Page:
Wednesday, August 1, 2012

Eagle hunting grounds

Directly below the Wilkes Observatory trail in DuPont (formerly the perimeter road for the old DuPont explosives factory) is the wreck of a cement boat or barge. It sits at the edge of the Nisqually flats, the shallow area of the Nisqually River delta that becomes a salt marsh during low tides with a bounty of shellfish, crabs, and fish easily caught.

There isn't much information about it, other than it's been in this spot for at least 40 years. Even the DuPont Museum has sketchy information about it. I've photographed the boat from the Wilkes trail. In the winter, dozens of harbor seals and sea lions haul out during high tide on the boat like it's their private island.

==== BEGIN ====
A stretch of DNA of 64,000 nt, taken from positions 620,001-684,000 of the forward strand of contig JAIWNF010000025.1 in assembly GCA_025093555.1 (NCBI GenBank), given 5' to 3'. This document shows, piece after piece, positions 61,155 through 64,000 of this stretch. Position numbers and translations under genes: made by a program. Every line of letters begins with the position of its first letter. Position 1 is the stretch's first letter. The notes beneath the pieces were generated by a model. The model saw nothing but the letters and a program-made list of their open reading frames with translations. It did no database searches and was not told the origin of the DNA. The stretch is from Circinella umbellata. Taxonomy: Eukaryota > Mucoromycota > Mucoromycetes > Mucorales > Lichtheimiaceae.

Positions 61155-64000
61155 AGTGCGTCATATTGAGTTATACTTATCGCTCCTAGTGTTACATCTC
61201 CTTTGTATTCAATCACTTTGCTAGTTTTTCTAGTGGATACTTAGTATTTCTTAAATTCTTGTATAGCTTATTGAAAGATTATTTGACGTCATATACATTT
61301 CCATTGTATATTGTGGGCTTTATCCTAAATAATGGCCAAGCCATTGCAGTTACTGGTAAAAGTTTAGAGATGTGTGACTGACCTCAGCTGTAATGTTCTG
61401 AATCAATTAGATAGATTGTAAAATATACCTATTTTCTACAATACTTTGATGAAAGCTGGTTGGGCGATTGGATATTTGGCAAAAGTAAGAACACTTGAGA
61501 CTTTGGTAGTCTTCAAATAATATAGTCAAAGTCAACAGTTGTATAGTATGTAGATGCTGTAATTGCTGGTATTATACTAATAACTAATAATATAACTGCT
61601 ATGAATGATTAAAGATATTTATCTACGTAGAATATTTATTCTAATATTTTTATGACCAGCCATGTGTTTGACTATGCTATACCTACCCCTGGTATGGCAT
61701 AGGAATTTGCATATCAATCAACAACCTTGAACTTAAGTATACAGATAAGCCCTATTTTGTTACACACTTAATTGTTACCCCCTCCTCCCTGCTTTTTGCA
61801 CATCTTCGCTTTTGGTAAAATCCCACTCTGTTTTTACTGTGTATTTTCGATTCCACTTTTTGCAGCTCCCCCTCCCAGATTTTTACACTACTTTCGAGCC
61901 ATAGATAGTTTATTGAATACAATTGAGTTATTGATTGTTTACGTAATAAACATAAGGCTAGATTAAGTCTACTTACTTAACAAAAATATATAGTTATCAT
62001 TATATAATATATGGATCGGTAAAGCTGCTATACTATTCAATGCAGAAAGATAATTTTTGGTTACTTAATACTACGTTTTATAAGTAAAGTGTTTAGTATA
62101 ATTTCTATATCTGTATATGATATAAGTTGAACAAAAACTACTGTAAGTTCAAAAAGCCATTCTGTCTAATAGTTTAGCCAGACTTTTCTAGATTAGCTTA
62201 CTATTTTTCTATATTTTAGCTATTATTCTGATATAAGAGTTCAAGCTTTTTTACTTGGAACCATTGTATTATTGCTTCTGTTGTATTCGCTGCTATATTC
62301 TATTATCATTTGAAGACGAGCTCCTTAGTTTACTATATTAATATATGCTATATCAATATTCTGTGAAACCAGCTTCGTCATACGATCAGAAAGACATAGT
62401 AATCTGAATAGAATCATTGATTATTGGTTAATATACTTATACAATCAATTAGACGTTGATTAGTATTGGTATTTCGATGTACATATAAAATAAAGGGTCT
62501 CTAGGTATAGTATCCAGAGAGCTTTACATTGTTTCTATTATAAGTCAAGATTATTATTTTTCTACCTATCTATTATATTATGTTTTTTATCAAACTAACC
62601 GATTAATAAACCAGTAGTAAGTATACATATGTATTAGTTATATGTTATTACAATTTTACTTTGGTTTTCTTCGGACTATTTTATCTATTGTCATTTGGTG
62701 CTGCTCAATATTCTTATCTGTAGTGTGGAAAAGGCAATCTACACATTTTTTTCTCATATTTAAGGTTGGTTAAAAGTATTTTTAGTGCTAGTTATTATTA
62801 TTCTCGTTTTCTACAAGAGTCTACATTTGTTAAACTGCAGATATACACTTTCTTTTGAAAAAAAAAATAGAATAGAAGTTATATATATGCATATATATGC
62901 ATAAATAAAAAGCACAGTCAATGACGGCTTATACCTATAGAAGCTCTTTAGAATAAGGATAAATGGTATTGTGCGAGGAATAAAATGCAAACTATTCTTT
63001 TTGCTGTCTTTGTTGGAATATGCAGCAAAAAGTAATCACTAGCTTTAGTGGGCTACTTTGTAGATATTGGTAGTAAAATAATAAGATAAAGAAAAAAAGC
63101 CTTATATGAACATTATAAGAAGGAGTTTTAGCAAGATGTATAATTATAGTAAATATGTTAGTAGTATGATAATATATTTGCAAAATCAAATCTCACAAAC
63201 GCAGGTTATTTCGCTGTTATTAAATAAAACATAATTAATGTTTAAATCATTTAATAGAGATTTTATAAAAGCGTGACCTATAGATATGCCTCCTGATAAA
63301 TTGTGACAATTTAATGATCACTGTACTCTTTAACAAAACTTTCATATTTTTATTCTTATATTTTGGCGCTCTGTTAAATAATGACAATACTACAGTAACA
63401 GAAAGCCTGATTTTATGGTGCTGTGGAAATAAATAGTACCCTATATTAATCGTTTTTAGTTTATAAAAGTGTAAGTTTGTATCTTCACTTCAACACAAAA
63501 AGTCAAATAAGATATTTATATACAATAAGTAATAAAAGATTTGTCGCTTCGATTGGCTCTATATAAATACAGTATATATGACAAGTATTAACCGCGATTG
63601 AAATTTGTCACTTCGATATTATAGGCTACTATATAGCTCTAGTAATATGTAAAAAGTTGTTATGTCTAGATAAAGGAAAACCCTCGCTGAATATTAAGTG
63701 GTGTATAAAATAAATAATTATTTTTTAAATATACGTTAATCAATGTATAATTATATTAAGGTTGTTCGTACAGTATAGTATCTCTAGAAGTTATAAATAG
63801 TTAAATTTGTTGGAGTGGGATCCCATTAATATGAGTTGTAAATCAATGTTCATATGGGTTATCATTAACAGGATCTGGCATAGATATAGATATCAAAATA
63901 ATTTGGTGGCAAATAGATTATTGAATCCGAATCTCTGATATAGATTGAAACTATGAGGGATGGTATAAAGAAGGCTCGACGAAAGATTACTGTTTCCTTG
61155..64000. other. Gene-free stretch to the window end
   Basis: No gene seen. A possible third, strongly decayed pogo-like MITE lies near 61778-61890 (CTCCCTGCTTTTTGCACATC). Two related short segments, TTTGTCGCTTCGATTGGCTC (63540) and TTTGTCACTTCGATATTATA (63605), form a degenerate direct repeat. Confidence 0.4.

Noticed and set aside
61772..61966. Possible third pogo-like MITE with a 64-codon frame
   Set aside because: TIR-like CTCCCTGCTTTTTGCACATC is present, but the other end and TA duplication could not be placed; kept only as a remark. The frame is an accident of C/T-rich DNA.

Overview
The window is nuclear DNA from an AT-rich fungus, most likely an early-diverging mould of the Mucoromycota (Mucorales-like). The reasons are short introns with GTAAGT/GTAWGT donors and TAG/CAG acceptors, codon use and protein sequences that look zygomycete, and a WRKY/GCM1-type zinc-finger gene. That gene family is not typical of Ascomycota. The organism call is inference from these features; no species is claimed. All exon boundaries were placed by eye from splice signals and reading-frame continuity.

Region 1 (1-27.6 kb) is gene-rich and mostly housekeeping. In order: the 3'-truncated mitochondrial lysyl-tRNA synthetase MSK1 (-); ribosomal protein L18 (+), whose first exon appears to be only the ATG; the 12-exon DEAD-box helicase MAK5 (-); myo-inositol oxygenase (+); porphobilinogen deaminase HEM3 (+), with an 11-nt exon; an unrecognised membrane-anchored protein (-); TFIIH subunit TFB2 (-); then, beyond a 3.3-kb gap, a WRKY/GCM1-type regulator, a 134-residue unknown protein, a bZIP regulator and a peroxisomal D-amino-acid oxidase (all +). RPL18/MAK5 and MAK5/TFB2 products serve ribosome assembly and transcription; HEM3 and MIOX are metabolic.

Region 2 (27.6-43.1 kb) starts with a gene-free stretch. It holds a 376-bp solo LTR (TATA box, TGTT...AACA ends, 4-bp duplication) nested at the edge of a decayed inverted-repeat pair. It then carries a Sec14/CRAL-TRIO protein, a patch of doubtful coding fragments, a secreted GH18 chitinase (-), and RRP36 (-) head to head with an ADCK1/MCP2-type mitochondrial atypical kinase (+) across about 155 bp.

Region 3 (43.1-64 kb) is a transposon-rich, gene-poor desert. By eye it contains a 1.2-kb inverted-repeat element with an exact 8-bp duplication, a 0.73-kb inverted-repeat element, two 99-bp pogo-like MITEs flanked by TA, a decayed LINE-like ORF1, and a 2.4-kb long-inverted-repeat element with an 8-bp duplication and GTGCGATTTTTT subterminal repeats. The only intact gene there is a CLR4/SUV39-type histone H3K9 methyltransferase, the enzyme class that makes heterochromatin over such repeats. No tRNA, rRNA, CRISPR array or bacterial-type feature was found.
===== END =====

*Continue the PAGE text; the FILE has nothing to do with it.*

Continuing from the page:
I've wanted to hike down to the wreck during one of the very low, or minus, tides we experience in the summers here. One of my neighbors told me there are starfish and lots of other sea creatures under the boat. More on the hike there later this week.

Low tide brings in lots of hunters, especially great blue herons, seagulls, kingfishers, and bald eagles. I recognized my favorite eagle pair. I often see them fly over my house or the golf course toward this area, so it was a treat to see them away from the nest.

I suspect this is where they'll bring the kids for their hunting training. Last year, they were gone from the nesting area from about mid-August until early October.

I saw papa fly in and find a hunting spot. Because it was low tide, there was no need to fly and hunt. Lots of choices in the shallow channels of the delta.

Then I spotted mama eagle scoping out breakfast possibilities.

She tried a couple of spots, found breakfast, and headed back to the aerie to feed the kids.

Fish for breakfast

Mama eagle crests the Wilkes trail.
Meanwhile papa was hanging with the herons who seemed to find a bounty of breakfast possibilities.

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